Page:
An enduring classic radiantly retold

Soumitra Chatterjee’s brilliant translation of Henrik Ibsen’s Ghosts coupled with astute direction from Kaushik Sen and heart-felt performances from a great cast made Bidehi delightful on almost every front.

An enduring classic radiantly retold

Henrik Ibsen, the Norwegian playwright often celebrated as
probably the greatest since William Shakespeare, has been as popular worldwide
as to Indian theatre and cinema, particularly in Bengal. One may recall
Satyajit Ray’s Ganashatru which was adapted from Ibsen’s Enemy of the People
and the doyen of Bengali theatre, Sambhu Mitra’s Putulkhela from A Doll’s

To these was recently added Bidehi, adapted from Ghosts – a
play that has been translated to Bengali by Soumitra Chatterjee and directed by
Kaushik Sen. Chatterjee has been active in theatre for the last four decades
apart from being Bengali cinema’s most internationally recognised actor. He had
translated the same play in 1972, which was staged on behalf of Abhinetri
Sangha (The Actors’ Association) for fund raising purposes. At that time
Abhinetri Sangha was performing Andhayug directed by Ajitesh Bandopadhyay in
which Chatterjee acted.

There was a call show request from Bombay for two plays to
be staged at the Shanmukhanand Hall when the requirement for a second one arose
and therefore, Chatterjee translated Ghosts. Bidehi became an instant hit then
with over 50 call shows and critical acclaim.


Chatterjee acted in the play as the lead character of Oswald
Alving with Nilima Das playing his mother, Mrs Alving. Chatterjee soon started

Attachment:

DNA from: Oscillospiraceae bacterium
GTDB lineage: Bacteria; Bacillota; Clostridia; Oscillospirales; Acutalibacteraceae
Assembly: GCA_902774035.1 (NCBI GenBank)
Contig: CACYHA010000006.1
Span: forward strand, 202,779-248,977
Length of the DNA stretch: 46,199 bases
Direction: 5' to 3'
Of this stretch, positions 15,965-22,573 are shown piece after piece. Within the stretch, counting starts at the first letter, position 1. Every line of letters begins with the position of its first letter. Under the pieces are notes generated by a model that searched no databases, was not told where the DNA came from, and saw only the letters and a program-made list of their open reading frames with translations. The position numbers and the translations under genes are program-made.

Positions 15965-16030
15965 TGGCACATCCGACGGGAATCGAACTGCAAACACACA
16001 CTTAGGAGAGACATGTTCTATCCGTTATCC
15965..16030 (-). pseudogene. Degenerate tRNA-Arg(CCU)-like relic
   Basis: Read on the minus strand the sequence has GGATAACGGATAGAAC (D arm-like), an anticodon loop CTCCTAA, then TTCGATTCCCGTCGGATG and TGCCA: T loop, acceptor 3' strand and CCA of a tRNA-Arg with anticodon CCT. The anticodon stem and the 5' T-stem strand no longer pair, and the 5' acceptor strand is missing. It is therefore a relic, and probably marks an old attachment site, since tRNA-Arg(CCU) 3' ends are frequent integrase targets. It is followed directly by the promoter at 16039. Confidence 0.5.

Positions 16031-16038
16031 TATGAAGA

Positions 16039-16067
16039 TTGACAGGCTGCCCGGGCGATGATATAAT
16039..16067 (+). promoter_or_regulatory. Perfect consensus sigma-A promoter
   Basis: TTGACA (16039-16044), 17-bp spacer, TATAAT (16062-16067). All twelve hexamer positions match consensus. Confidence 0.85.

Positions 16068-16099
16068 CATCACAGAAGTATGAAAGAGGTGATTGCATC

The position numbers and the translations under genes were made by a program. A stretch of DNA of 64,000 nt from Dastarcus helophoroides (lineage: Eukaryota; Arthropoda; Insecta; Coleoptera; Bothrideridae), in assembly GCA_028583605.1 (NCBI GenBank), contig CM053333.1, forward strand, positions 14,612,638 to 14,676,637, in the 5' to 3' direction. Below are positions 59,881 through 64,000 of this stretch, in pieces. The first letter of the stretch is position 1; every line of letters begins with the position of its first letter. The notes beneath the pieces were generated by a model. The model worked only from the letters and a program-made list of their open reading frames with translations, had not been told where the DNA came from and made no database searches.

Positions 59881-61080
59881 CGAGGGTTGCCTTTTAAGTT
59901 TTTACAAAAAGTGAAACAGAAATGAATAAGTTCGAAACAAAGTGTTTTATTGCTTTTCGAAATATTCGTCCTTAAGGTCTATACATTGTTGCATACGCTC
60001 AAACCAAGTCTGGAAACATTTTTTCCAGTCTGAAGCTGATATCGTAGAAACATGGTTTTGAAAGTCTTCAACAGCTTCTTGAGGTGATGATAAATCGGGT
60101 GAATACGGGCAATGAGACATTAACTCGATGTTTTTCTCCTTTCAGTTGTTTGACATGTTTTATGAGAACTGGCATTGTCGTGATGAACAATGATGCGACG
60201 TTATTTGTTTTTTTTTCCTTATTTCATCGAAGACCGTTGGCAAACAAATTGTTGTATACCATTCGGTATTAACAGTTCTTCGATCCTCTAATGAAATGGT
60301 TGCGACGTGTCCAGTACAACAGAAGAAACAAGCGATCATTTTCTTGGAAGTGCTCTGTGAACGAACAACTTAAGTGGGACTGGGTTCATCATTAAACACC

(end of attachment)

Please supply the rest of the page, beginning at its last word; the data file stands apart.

his own productions in Bengali mainstream theatre when he was still a movie
star and didn’t get much chance to stage Bidehi again independently.

He took up the play again in 2012, precisely 40 years after
the first show and re-translated it.

The audience of Chatterjee’s theatre is already familiar
with his adaptations of foreign plays, which he literally trans-creates into a
Bengali one with little or no resemblance with the original apart from the
basic plot.

Why then an almost literal translation of Ghosts? Chatterjee
said, “I have always adapted foreign plays and made them suit the Bengali
language and culture quite successfully. But for this play I somehow felt that
an adaptation would be difficult because the social and cultural differences
are too vivid. 

I felt that adaptation will not be convincing. There is no
place in India where a six month-long winter will put people into complete
isolation. The psychology of the characters stems from that and I would never
able to bring that out in a Bengali context. If I had to make an adaptation
then I would have had to introduce Captain Alving as a character with less
moral values due to other reasons than those expressed in the original play.

But then again, that Oswald is also a victim of similar
circumstances would have been difficult to establish.

“In addition, the setting has a very fundamental Christian
context. Pastor Manders was a family friend and one with whom Mrs Alving was
involved at a time. In the Indian context where will you find a noble lady
being friends with a priest and also the whole concept of confession isn’t
there in our religion. In essence, for an adaptation, I would have had to
change the profiles of almost all the five characters, which I felt would have
been very impertinent.”

The posters of Bidehi proudly proclaim “Three generations on
stage”. Chatterjee confessed that he thought of the re-translation with a wish
to direct his grandson Ronodeep Bose as Oswald, the hero. Bose is a musician
and has some films in his portfolio like Dutta Vs Dutta, Kshoto, Egaro and